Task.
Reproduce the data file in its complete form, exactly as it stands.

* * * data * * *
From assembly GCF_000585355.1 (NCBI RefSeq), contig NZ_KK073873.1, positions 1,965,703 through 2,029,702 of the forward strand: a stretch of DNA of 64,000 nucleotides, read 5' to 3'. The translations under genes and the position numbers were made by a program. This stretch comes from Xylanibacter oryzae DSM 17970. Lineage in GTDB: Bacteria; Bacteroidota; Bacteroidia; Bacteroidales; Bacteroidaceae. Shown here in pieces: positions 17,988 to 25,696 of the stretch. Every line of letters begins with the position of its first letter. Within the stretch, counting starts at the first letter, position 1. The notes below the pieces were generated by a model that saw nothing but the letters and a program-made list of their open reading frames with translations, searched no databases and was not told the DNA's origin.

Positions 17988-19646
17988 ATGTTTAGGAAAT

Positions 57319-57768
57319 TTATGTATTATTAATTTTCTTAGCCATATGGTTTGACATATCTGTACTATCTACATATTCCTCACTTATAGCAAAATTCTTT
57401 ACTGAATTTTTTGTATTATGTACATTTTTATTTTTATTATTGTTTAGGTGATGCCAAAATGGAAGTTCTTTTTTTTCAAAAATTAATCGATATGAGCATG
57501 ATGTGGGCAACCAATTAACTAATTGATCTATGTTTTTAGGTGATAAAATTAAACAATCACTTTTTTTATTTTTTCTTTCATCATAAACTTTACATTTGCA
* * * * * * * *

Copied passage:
From assembly GCF_000585355.1 (NCBI RefSeq), contig NZ_KK073873.1, positions 1,965,703 through 2,029,702 of the forward strand: a stretch of DNA of 64,000 nucleotides, read 5' to 3'. The translations under genes and the position numbers were made by a program. This stretch comes from Xylanibacter oryzae DSM 17970. Lineage in GTDB: Bacteria; Bacteroidota; Bacteroidia; Bacteroidales; Bacteroidaceae. Shown here in pieces: positions 17,988 to 25,696 of the stretch. Every line of letters begins with the position of its first letter. Within the stretch, counting starts at the first letter, position 1. The notes below the pieces were generated by a model that saw nothing but the letters and a program-made list of their open reading frames with translations, searched no databases and was not told the DNA's origin.

Positions 17988-19646
17988 ATGTTTAGGAAAT

Positions 57319-57768
57319 TTATGTATTATTAATTTTCTTAGCCATATGGTTTGACATATCTGTACTATCTACATATTCCTCACTTATAGCAAAATTCTTT
57401 ACTGAATTTTTTGTATTATGTACATTTTTATTTTTATTATTGTTTAGGTGATGCCAAAATGGAAGTTCTTTTTTTTCAAAAATTAATCGATATGAGCATG
57501 ATGTGGGCAACCAATTAACTAATTGATCTATGTTTTTAGGTGATAAAATTAAACAATCACTTTTTTTATTTTTTCTTTCATCATAAACTTTACATTTGCA